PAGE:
Wind Point Partners cashed in on its Pacific Cycle investment, selling the bicycle company to consumer product distributor Dorel Industries in a transaction valued at $310 million. The deal is expected to close in the first quarter.
The sale marks the end of Wind Point’s nearly six-year investment in Pacific, a holding period that began in 1998 with the $37 million recapitalization of the company. The recap-in which Wind Point made a roughly $5.5 million equity investment-gave the firm an approximately 60% stake in the business, and set the stage for an acquisition spree that saw the bicycle maker quickly become the market-share leader in the U.S.
“When we acquired Pacific, the company had a very thin management team, it sold to just one primary customer and it only had the Pacific brand to sell,” said Rich Kracum, a managing director with Wind Point. “We made the investment because we believed it had great potential and felt that with the existing management we could transform the business over time.”
To grow the company, Wind Point relied heavily on acquisitions to broaden its product line and brands. In December 2000, Pacific kicked off its buying binge with the $60 million acquisition of Brunswick Corp.’s bicycle division, which added the Mongoose and RoadMaster brands to the Pacific platform. The company followed up in 2001 by acquiring the bicycle assets of Schwinn/GT Corp. in an $86 million bankruptcy deal. And in 2003, Pacific added jogging baby-stroller maker InSTEP to its platform in a roughly $25 million purchase. To finance the add-ons, Wind Point made an additional investment to assist the acquisition of Brunswick, while the Schwinn/GT Corp. and InSTEP deals were both financed entirely with company debt.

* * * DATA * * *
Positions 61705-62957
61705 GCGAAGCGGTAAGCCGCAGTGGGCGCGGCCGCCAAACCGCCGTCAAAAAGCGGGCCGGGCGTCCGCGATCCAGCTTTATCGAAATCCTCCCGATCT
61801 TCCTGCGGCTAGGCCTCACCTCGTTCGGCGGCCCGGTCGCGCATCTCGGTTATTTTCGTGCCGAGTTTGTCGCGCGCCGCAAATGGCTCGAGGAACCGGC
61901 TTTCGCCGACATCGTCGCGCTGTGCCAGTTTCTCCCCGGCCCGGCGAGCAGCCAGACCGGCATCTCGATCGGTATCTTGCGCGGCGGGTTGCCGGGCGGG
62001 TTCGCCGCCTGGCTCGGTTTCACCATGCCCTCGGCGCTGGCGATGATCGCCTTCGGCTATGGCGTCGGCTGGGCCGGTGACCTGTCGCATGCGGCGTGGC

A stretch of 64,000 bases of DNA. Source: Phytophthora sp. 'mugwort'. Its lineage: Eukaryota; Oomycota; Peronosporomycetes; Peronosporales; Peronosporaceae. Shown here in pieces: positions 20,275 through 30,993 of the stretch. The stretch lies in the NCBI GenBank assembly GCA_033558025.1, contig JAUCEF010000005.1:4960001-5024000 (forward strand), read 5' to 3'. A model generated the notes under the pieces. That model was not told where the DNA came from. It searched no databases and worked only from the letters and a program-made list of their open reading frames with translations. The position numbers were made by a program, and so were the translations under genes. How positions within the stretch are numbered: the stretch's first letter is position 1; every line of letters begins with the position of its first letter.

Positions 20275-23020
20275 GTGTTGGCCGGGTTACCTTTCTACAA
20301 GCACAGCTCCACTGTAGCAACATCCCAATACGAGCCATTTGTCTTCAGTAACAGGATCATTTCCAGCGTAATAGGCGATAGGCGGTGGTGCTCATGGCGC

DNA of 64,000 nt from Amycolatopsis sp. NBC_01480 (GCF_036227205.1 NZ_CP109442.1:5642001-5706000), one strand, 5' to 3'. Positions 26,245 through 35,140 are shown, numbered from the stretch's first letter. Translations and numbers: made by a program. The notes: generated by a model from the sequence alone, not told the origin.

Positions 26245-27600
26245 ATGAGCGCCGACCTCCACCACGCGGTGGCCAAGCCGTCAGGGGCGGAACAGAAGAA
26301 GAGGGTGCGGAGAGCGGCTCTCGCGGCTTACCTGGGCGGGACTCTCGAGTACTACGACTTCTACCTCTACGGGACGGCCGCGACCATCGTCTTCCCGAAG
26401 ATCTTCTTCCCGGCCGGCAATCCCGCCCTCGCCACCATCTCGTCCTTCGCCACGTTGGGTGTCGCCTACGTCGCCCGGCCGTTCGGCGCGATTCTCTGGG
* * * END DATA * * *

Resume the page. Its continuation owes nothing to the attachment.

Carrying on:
To spur Pacific’s organic growth, Wind Point bolstered the management team and helped the company broaden its distribution to the mass merchants. “Our thesis when we acquired this company,” Kracum said, “was that while it was a relatively small business, it was the only company that was sourcing its manufacturing overseas. Also, at the time, Pacific was the only company dedicated to the mass channel, and both of those elements were critical to its success.”
Since the 1998 recap, Pacific has expanded its distribution from one mass retailer to many, and now sells to such names as Wal-Mart, Target, Costco, Dick’s, The Sports Authority and Toys “R” Us, as well as a number of independent bicycle dealers that serve the local markets. The company has seen its annual revenue grow from $80 million in 1998 to more than $325 million today.
The success of Pacific has come at a time when the bicycle market in the U.S. has faced a relatively stiff breeze, and in most cases, private equity investors have felt the brunt of the industry’s downturn. Thayer Capital Partners, Perseus Capital and Soros Equity Partners saw their investment in Derby Cycle fall flat after the company filed for bankruptcy protection in 2002. Questor Management, meanwhile, lost a reported $70 million through the bankruptcy of Schwinn/GT, and Cannondale, another struggling bicycle maker, also filed for bankruptcy (and was later acquired by Pegasus Capital Advisors).
Wind Point, however, was able to capitalize on the weak market through outsourcing the manufacturing to the Far East, allowing the company to weather the industry’s downturn while strengthening its influence among the Far East manufacturers. The downturn also allowed Pacific to consolidate the industry and bolster its presence without giving up too much in return.
Kracum could not disclose the IRR on the Pacific investment other than to say it was more than 50%, although he did note that the investment included preferred equity from Wind Point limited partner The State of Wisconsin Investment Board. The equity for the investment came out of Wind Point Partners III, the firm’s 1997-vintage, $215 million fund.
For Dorel, the acquisition allows the company to enter another industry segment through which it intends to push forward its consumer products strategy. The Canadian company already has a foothold in the juvenile product and home-furnishing markets, and the purchase of Pacific will give Dorel another industry leading consumer product company to add to its stable. Dorel intends to keep management on board, and Founder Chris Hornung will continue to run Pacific as a standalone division.
Buyer: Dorel Industries
Target: Pacific Cycle
Seller: Wind Point Partners
Purchase Price: $310M
Advisor: WPP: CIBC World Markets
Lawyer: WPP: Sachnoff & Weaver